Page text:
Wednesday, February 12, 2014


Sadly, not my picture.
The Academy of Music is lovely--of course we had nosebleed seats, but such is life. (We've been spoiled by the Orchestra seats we've been getting through the symphony rush.) The building is grand, although the lobby is small, which leads to lots of traffic jams, since the theater holds a ton of people.

Ainadamar is about the life (and especially death) of Federico Garcia Lorca, poet and playwright in Spain until his execution during the Spanish Civil War in 1936. The opera is told from the perspective of his girlfriend/muse, Margarita Xirgu, who plays Mariana Pineda, the main character/martyr for another revolution from Garcia Lorca's first play (who is also from his home province of Granada).

The opera's story and its frame (Margarita Xirgu passing the knowledge of her craft, as well as her revolutionary ideals, to her student, Nuria) are compelling and dramatic, at least in the first two acts.

The third act, however, is an entirely different story. In the third act, Margarita Xirgu is dying, passing on her ministry, her memories of Garcia Lorca, her testimony to the revolution, to Nuria. Garcia Lorca mysteriously returns to go with her to her death. In the first two acts, Garcia Lorca is alluded to as a Christ figure, with references to his martyrdom and his crown of thorns. Just typical literary stuff. In the final act, it's just all over the top: Nuria, Garcia Lorca, and Xirgu form a trinity at the head of a last supper tableau. They hand out pamphlets (scriptures? plays?) to their eleven followers (they dispensed with Judas early to avoid the betrayal?).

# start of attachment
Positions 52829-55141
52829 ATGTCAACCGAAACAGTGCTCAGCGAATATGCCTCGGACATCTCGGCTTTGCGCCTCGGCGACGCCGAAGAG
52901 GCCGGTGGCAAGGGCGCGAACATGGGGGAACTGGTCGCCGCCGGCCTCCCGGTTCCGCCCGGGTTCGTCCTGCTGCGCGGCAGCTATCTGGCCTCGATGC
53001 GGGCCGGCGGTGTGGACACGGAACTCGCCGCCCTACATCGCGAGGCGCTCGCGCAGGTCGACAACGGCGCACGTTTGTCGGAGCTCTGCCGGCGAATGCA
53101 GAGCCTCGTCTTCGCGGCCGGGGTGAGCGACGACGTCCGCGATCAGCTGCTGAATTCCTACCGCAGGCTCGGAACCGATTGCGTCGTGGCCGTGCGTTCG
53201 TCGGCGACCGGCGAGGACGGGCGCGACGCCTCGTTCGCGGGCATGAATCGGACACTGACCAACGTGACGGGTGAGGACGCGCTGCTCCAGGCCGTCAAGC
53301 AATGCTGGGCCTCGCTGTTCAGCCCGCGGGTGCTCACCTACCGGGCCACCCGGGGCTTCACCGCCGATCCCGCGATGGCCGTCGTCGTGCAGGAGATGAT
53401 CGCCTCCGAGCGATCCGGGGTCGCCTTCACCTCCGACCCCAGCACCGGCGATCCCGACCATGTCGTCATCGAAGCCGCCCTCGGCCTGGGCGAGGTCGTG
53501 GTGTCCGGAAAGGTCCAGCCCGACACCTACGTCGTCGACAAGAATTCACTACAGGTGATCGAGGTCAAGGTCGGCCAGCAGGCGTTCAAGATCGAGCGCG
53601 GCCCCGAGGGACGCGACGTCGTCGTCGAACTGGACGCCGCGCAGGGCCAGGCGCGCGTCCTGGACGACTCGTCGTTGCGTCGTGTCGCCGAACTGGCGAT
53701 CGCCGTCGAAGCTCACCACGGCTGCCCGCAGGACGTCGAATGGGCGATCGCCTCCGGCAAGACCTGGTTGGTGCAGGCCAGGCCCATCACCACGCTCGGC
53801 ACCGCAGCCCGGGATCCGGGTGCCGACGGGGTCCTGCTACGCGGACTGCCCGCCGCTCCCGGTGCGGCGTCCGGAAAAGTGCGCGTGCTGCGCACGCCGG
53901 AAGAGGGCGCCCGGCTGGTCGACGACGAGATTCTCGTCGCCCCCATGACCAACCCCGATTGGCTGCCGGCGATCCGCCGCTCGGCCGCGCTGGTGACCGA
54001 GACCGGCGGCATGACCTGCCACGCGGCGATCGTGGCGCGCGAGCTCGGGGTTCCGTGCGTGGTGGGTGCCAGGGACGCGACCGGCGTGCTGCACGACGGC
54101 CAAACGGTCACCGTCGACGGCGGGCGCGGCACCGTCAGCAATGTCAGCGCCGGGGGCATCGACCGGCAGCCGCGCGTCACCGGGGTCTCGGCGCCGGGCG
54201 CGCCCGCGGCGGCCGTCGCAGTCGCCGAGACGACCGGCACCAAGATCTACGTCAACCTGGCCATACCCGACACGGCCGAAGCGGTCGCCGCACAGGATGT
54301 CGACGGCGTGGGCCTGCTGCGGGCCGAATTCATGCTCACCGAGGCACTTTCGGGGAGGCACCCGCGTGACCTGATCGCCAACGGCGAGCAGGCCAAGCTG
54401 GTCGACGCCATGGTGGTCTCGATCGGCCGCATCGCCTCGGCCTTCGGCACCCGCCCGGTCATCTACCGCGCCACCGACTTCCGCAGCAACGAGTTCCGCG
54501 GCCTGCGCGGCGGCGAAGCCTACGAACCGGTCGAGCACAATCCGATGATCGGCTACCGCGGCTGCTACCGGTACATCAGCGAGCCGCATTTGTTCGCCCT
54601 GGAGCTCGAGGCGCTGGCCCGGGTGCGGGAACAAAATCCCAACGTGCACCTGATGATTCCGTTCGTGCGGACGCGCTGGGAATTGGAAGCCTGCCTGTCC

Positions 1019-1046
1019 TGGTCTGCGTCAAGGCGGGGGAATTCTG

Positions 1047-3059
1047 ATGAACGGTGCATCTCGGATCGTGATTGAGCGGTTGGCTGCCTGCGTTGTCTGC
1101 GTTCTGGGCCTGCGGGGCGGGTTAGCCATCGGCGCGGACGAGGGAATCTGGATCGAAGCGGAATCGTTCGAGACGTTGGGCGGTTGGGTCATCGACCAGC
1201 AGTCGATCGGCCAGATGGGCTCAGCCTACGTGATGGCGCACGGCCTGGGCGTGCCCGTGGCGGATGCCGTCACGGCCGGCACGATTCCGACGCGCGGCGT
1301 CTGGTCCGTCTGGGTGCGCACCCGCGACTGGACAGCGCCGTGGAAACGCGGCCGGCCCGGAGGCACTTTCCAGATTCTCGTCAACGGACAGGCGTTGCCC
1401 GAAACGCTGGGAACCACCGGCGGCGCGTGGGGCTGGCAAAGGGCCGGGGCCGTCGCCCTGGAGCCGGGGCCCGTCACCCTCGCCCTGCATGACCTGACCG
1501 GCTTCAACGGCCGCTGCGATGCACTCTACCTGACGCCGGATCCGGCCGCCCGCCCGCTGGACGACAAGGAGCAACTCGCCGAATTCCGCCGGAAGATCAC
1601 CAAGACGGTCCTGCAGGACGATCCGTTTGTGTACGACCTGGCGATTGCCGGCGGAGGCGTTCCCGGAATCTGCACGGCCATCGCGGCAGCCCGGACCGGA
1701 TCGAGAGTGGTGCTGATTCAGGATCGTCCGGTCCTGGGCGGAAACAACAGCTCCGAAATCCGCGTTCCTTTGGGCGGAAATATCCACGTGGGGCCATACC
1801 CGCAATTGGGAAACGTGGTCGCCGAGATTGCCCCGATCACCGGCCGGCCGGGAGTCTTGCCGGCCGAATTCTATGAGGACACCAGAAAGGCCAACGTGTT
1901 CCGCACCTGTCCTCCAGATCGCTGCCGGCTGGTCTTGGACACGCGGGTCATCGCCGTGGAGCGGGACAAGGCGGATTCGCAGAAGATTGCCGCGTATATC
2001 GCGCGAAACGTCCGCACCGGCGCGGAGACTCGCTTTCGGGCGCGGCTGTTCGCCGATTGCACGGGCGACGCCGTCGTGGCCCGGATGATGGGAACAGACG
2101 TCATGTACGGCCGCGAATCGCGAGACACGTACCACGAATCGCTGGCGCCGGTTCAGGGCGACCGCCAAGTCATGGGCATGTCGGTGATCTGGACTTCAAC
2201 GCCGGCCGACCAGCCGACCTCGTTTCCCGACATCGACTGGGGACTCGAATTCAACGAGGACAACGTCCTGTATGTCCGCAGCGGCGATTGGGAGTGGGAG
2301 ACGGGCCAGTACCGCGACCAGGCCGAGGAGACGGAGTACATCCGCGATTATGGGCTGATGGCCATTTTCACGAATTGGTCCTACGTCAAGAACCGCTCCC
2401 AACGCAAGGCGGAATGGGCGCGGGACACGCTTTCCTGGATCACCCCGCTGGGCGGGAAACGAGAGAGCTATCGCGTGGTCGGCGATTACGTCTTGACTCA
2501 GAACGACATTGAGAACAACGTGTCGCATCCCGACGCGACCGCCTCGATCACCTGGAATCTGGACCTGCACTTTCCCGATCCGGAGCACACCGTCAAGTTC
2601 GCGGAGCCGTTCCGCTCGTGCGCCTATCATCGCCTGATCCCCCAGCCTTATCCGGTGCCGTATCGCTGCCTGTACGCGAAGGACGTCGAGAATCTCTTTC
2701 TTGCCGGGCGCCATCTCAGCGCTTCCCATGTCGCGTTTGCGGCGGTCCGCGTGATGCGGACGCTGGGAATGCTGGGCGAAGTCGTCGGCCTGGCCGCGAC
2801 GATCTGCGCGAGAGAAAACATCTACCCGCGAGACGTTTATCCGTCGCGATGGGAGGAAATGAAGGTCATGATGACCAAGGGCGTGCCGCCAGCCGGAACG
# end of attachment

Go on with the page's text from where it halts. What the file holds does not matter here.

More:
The end of the opera did for me exactly the opposite of what was attempted, I think--it emphasized more than anything before to me how important it was that Jesus didn't come to make a political statement, but rather for a religious, human life-changing purpose. While politics is important (heavens, I'd better think that, what with my chosen field of study) and working toward political change is a noble endeavor, political change is limited in its end. Jesus had an even more radical and comprehensive and revolutionary purpose. Thank goodness He didn't just seek to overthrow a political order.

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